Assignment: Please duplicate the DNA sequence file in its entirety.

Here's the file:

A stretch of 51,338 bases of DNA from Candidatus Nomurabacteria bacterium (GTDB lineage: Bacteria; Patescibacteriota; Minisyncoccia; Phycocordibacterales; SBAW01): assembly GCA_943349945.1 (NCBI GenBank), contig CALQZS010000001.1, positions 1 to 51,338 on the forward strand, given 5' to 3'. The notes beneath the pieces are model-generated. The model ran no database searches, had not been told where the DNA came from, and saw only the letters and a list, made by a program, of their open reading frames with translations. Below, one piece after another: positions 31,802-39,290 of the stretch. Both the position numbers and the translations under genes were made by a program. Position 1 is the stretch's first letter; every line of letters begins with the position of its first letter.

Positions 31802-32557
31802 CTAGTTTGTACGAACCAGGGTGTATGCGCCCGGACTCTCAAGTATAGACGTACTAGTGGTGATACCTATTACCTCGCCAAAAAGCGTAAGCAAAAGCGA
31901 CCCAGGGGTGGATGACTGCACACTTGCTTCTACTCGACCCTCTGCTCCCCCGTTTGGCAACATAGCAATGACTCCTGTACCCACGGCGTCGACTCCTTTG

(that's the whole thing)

A stretch of 51,338 bases of DNA from Candidatus Nomurabacteria bacterium (GTDB lineage: Bacteria; Patescibacteriota; Minisyncoccia; Phycocordibacterales; SBAW01): assembly GCA_943349945.1 (NCBI GenBank), contig CALQZS010000001.1, positions 1 to 51,338 on the forward strand, given 5' to 3'. The notes beneath the pieces are model-generated. The model ran no database searches, had not been told where the DNA came from, and saw only the letters and a list, made by a program, of their open reading frames with translations. Below, one piece after another: positions 31,802-39,290 of the stretch. Both the position numbers and the translations under genes were made by a program. Position 1 is the stretch's first letter; every line of letters begins with the position of its first letter.

Positions 31802-32557
31802 CTAGTTTGTACGAACCAGGGTGTATGCGCCCGGACTCTCAAGTATAGACGTACTAGTGGTGATACCTATTACCTCGCCAAAAAGCGTAAGCAAAAGCGA
31901 CCCAGGGGTGGATGACTGCACACTTGCTTCTACTCGACCCTCTGCTCCCCCGTTTGGCAACATAGCAATGACTCCTGTACCCACGGCGTCGACTCCTTTG